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What Happens to My 401(k) During a Divorce?

What Happens to My 401(K) During a Divorce?

If you are going through a divorce, you and your spouse will need to equitably divide assets that were acquired during your marriage. Splitting up your checking account might be relatively straightforward, but dividing a 401(k) account is a bit trickier. You might not be thinking about retiring now but safeguarding your future is important. Here is what you need to know about dividing your (or your spouse’s) 401(k) in a divorce:

1. You will need a court order: You cannot simply pull money out of your 401(k) account or you will end up facing a withdrawal penalty and taxes. To properly split your 401(k) account, you will need a Qualified Domestic Relations Order (QDRO), which will confirm each spouse’s right to a portion of the money, letting you off the hook for the aforementioned penalties and taxes. If you or your spouse also happen to have a pension or other employer-sponsored plan, you will need separate orders for each account. However, you do not need a QDRO to split an IRA. There is a separate process for that, which is called “transfer incident to divorce.”

2.State law will determine how it is divided: Colorado is an equitable distribution state, which means the court will look at a number of factors to determine the division of all of the marital assets, including retirement accounts. Some of those factors include: the financial situation of each spouse, the ability of each person to earn income, the ages of the parties, and the duration of the marriage. Equitably does not necessarily mean equally, so the Court will not automatically provide each party with 50% of the marital assets, although this is frequently the case.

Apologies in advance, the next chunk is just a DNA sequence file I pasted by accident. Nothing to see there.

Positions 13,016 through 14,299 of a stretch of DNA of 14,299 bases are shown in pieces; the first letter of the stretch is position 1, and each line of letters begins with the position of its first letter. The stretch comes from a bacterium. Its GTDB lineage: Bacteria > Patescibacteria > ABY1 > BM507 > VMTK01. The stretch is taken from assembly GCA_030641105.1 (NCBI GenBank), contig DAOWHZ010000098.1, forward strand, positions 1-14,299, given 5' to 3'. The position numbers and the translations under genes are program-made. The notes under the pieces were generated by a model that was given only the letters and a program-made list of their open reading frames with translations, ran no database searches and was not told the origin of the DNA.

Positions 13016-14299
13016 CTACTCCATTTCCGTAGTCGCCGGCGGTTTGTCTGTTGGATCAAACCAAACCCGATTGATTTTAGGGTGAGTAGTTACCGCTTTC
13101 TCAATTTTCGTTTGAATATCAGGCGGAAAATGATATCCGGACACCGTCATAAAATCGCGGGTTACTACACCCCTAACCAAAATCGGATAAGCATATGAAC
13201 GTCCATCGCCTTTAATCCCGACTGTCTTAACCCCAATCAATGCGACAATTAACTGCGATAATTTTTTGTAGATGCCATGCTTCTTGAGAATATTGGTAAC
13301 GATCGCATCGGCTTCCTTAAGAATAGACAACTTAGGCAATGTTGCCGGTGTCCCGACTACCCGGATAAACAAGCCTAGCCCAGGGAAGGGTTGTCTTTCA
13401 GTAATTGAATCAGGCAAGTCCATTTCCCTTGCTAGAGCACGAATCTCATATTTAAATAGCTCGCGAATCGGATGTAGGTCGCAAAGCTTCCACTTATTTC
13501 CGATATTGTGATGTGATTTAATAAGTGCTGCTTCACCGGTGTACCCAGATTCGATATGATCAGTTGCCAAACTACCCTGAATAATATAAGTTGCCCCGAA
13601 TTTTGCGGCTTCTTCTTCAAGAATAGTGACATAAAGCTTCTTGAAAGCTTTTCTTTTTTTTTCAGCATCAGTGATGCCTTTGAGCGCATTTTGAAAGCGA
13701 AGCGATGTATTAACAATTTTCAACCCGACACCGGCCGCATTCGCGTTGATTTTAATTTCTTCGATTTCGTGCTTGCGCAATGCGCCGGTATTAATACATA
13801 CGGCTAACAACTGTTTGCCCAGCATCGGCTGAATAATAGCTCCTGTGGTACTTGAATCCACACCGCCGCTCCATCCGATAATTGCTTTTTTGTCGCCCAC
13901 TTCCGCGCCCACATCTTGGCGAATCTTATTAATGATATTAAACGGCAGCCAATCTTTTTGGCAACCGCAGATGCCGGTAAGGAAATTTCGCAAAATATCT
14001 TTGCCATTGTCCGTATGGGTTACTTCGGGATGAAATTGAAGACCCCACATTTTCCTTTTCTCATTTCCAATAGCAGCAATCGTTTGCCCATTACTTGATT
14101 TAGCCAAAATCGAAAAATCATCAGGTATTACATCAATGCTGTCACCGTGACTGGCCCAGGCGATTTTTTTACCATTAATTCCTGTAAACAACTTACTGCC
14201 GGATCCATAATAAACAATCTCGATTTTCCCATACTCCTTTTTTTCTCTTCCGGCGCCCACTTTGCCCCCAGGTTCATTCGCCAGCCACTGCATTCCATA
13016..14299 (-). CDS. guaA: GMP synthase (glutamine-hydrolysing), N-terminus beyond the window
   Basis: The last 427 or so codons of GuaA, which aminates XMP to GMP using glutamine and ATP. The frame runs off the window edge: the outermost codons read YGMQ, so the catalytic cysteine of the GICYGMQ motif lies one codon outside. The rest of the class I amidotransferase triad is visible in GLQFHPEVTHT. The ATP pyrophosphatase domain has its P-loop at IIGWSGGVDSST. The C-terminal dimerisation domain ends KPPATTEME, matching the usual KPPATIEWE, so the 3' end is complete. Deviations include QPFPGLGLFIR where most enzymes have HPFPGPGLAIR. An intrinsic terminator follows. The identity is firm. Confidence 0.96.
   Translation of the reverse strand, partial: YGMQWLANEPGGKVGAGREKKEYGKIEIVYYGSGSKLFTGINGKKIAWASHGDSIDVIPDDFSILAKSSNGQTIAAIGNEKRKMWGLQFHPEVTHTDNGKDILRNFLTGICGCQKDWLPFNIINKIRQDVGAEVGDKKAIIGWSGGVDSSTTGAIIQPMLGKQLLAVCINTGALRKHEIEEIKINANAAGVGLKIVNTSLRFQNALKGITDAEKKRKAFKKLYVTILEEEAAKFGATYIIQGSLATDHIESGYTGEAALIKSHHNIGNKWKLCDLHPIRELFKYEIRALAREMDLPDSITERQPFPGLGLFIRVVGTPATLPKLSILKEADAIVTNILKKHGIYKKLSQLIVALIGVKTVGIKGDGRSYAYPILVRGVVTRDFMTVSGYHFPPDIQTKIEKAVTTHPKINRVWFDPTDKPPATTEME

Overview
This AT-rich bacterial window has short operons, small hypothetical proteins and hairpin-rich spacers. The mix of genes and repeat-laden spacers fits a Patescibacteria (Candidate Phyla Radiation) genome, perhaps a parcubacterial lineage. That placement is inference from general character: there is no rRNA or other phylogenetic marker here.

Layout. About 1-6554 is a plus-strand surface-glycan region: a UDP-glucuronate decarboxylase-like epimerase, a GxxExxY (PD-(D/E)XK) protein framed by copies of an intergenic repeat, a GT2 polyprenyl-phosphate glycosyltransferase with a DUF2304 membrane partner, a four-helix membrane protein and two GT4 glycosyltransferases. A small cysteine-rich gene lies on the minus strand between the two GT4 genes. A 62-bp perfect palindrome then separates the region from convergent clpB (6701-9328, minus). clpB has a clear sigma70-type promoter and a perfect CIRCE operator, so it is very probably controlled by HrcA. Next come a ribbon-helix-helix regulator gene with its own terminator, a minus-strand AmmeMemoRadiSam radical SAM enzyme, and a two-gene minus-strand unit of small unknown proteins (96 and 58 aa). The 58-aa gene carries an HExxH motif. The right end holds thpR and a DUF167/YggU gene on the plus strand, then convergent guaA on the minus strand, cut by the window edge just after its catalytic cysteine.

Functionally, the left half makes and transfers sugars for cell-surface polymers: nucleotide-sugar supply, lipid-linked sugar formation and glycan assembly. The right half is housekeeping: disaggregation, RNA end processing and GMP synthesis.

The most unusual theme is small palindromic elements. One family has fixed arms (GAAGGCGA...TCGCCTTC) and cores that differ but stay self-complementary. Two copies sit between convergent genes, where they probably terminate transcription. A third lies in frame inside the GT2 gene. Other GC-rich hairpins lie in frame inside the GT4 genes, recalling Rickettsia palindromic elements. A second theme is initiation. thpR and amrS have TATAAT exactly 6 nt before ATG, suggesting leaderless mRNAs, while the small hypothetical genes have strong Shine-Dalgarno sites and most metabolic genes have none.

3.Distribution options: If you are on the receiving end of the 401(k) transfer, there are a few different ways to obtain the money. You can roll the assets over into your own qualified retirement plan through a direct transfer, defer taking the distribution until your former spouse retires, or you can cash out your portion. Cashing out might seem like the best option, but it can be costly. If you are not 59 ½ years-old at the time of the payout, you could end up paying income taxes and a 10% early withdrawal penalty. Each spouse should consult a tax accountant or attorney to assist in determining the best course of action with respect to receiving retirement assets.

4.The Bigger Picture: A 401(k) is just one financial asset to be dealt with during a divorce. You may or may not have to divide a 401(k), depending on the other assets and debts of your marriage. A lot of money may be on the line so it’s important to have an informed family law attorney by your side. If you are going through a divorce, whether heated or amicable, no case is too complex or challenging for us. GEM Family Law is focused on providing professional, prompt, and personalized representation to clients in Denver and surrounding communities.